38

Well, this calls for three comments: You cannot protect secrets with code obfuscation. Not really. Code obfuscation somehow works against unmotivated attackers, but it is not strong. If there is commercial value in breaking through it, then it will happen. If you don't trust your hosting service then look for another hosting service. If the secrecy of your ...


38

Even more so. Security code is tricky. Cryptography code is downright hard, even if you are a trained cryptographer - and impossible to get right, if you are not. If there are so many critical bugs in so many big important software packages and companies - what makes you think* you would be able to do a better job? * Unless of course this is your ...


38

In general mixing code and secret configuration (passwords, keys etc) in the same respository is a bad idea because generally a lot more people need (or at least would benefit from) access to the code than need access to any given secret. Also the common workflow with VCS systems is to create lots of copies. That doesn't mean you can't put secret ...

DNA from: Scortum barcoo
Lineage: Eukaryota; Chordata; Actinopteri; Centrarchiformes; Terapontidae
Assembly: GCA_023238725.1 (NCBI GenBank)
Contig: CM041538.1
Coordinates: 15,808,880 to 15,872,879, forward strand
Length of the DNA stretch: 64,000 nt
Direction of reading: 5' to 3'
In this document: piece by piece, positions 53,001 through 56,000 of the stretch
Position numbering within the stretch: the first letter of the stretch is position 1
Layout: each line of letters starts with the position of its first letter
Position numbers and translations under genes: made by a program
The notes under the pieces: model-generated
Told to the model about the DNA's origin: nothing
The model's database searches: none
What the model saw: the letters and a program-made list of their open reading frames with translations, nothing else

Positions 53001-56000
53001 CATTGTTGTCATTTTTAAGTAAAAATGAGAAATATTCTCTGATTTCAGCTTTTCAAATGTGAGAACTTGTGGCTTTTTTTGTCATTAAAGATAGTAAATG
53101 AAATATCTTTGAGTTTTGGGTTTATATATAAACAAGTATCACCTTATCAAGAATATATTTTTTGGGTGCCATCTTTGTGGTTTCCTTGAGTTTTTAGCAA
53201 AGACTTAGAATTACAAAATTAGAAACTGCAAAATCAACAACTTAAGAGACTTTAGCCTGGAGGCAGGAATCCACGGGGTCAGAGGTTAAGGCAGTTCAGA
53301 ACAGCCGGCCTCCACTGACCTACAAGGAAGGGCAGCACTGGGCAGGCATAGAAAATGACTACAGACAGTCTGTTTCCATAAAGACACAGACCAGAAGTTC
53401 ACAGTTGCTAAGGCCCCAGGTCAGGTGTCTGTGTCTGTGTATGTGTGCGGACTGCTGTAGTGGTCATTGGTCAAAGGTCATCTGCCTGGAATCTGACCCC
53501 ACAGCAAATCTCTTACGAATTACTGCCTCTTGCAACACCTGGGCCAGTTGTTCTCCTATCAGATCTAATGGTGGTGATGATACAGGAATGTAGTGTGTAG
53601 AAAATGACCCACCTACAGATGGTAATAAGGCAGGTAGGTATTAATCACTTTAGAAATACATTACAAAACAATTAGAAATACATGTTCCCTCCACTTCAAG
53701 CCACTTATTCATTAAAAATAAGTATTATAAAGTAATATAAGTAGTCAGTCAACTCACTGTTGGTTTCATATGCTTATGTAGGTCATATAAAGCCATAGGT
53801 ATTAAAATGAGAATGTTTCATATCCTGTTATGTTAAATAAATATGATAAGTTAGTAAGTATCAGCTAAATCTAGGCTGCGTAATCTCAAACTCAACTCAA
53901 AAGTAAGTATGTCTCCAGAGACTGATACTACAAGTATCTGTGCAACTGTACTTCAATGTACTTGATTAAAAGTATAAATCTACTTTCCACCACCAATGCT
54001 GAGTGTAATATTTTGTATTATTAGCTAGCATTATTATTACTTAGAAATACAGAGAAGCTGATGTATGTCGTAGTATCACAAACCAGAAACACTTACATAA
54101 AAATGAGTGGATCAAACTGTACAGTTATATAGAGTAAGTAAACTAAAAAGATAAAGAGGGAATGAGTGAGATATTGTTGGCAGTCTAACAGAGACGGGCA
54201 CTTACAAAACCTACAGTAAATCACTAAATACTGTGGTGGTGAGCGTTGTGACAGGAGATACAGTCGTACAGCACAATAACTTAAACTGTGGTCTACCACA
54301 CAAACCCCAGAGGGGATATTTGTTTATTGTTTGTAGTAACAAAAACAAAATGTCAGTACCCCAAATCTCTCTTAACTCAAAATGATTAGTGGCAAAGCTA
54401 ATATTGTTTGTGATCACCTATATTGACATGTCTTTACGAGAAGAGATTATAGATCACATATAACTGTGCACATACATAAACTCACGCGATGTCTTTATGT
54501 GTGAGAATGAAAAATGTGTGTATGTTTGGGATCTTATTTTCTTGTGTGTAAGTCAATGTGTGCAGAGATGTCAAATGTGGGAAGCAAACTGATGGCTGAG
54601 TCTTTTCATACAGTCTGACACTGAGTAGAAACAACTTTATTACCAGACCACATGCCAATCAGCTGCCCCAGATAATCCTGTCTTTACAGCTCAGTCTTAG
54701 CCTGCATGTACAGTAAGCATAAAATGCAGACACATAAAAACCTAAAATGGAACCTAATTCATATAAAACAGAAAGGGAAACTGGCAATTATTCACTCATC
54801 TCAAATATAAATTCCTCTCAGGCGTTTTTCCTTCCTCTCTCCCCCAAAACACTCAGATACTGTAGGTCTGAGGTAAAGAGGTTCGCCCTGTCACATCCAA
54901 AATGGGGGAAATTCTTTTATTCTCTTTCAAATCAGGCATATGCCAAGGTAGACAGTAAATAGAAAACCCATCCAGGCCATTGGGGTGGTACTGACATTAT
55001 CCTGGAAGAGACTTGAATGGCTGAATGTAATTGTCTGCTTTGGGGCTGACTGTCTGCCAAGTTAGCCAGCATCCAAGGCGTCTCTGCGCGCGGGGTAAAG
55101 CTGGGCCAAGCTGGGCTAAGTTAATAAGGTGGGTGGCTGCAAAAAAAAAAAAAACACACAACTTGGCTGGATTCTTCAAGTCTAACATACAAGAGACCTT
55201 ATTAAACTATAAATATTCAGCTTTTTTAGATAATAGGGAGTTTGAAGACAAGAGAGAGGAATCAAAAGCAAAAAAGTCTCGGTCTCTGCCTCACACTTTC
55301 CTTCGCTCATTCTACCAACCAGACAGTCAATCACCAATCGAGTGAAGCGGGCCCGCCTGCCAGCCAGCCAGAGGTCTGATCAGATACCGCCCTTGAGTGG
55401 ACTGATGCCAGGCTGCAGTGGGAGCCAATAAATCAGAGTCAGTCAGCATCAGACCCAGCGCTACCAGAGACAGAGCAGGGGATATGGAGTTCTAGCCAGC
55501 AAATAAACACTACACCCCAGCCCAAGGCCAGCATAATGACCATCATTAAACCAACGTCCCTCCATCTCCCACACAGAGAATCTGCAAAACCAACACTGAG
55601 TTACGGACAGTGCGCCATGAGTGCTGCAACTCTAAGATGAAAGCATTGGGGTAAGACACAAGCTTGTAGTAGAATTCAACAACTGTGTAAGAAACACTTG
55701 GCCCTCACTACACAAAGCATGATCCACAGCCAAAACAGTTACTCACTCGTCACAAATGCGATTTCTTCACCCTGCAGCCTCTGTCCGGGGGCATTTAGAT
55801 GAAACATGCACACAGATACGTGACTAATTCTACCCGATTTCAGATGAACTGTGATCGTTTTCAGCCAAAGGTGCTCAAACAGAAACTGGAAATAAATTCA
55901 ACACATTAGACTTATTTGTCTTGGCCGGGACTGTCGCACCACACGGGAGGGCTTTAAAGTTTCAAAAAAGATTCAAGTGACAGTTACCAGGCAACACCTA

29

No, it isn’t worth it. Nobody wants to steal your code. A thousand million SaaS products have been launched by individuals and companies using third-party hosting of some description or another, and roughly none of them have found themselves to be competing against themselves after having the code for their products stolen by their hosts. So, should you ...


29

Disclaimer: I work for a very big company that does a good job in this area, but my answer is my own personal opinion and is not indicative of my employer's position or policies. First of all, how to protect code from being leaked: Network Security: This is the obvious one -- if Chinese hackers get credentials into your internal systems, they'll go for ...


28

You can use source code as password. However I'd strongly recommend against using source code as a passphrase. The reason for this is entropy. Passwords / passwphrases need to provide lots of entropy (100 bits+) and programming languages usually pose severe constraints on the formulation of instruction thus resulting in less entropy per character than even ...